Friday, May 22, 2009

There may be more trickle down 

Bloomberg reports on the trickle-down of Bear Stearns.
Cavonberry�s, Yang�s 46th Street shop near the headquarters of the New York firm taken over by JPMorgan Chase & Co., once bustled with finance workers jostling to buy a barbeque chicken chopped salad and bottled water for $12. �They used to be turning them away at the door,� Irace said.

Last week, slow enough that one cashier instead of the usual two operated the register at midday, Yang tallied up the ripple effect of the financial slump that cost Bear Stearns its independence: He negotiated a $4,000 monthly decrease in rent with Sierra Realty Corp., to $17,000, and is spending 35 percent less a week with Fischer Foods of New York Inc. for such things as artichokes and ham.

�Since January, everything�s dead,� said Yang, 52.

The biggest Wall Street crisis since the Great Depression isn�t just a setback for New York or bankers. The finance industry�s contraction may wipe out $185 billion in wages and profits, or $600 for every man, woman and child in the U.S., according to Thomas Philippon, a finance professor at New York University�s Stern School of Business. The trail of reduced income affects car mechanics, waiters, sports teams, hair stylists, jewelers, housecleaners and watch repair shops.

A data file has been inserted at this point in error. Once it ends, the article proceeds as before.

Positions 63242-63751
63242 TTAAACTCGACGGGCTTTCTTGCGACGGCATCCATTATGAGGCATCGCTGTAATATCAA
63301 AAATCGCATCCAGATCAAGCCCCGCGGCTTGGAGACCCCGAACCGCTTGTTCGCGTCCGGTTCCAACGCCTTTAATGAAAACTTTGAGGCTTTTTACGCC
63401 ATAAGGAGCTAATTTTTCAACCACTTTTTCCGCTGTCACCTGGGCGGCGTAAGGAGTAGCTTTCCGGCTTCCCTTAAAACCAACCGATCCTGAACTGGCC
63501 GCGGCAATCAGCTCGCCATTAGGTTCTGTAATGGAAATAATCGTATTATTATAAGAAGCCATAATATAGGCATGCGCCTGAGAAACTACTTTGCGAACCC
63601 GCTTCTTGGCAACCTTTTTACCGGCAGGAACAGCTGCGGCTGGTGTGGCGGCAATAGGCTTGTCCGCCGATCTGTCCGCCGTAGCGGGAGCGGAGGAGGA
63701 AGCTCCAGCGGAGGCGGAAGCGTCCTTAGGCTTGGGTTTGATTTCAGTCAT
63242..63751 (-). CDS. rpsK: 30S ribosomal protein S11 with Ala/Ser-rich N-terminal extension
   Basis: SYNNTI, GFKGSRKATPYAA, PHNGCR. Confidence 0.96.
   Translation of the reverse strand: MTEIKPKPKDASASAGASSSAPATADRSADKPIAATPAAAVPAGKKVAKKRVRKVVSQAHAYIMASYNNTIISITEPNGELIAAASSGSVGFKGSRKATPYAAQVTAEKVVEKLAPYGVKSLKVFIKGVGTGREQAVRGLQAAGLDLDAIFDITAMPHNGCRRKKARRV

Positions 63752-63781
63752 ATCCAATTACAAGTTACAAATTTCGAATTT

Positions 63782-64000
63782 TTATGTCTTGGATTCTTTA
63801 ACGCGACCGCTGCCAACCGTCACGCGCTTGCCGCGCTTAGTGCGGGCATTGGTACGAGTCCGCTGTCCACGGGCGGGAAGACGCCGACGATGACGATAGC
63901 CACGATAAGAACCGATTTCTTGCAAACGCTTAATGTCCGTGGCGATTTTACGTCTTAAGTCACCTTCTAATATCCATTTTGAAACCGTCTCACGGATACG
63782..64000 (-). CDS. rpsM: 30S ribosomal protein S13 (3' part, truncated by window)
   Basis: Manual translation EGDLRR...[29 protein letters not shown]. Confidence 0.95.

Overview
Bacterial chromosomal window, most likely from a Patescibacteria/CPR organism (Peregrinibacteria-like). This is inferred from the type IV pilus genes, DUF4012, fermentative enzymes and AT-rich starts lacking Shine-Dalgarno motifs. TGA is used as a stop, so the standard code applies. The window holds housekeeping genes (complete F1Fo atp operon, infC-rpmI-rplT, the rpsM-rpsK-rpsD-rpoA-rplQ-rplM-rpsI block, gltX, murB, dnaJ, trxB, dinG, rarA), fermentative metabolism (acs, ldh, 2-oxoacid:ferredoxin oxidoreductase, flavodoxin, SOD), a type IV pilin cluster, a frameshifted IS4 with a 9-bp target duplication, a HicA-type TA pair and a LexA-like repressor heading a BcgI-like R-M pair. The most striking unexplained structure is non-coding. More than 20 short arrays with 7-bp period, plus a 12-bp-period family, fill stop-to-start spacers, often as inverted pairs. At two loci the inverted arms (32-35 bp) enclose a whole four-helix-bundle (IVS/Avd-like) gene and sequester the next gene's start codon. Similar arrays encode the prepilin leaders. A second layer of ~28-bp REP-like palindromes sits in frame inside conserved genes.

Says one person in the story, "�The higher your income, the more in services you consume. You don�t iron your own shirt.� But what if some of that income is coming from reasons other than one's own skill? Philippon's research shows for example that maybe half of the wage premium in financial services was due to deregulation (greater returns to skill in exploiting a more risky environment), so that the share of financial services in GDP rose more than expected by historical experience. He argues that roughly 700,000 jobs needed to be lost in insurance and finance to get back to those levels. The data in the graph above are not strictly comparable because they include real estate, which Philippon doesn't seem to include.

My colleague Rich MacDonald and I have puzzled over this for awhile: How is it that the bottom seems to fall out of finance, and yet only 5% of jobs in the area have been lost from the Dec 2007 peak in the business cycle? Based on what I see in the BLS data, insurance employment has not even fallen 50,000, and the Bloomberg article puts finance job losses at about 250,000. So we have a ways to go to get back to a 2001-level financial world, at least in terms of employment.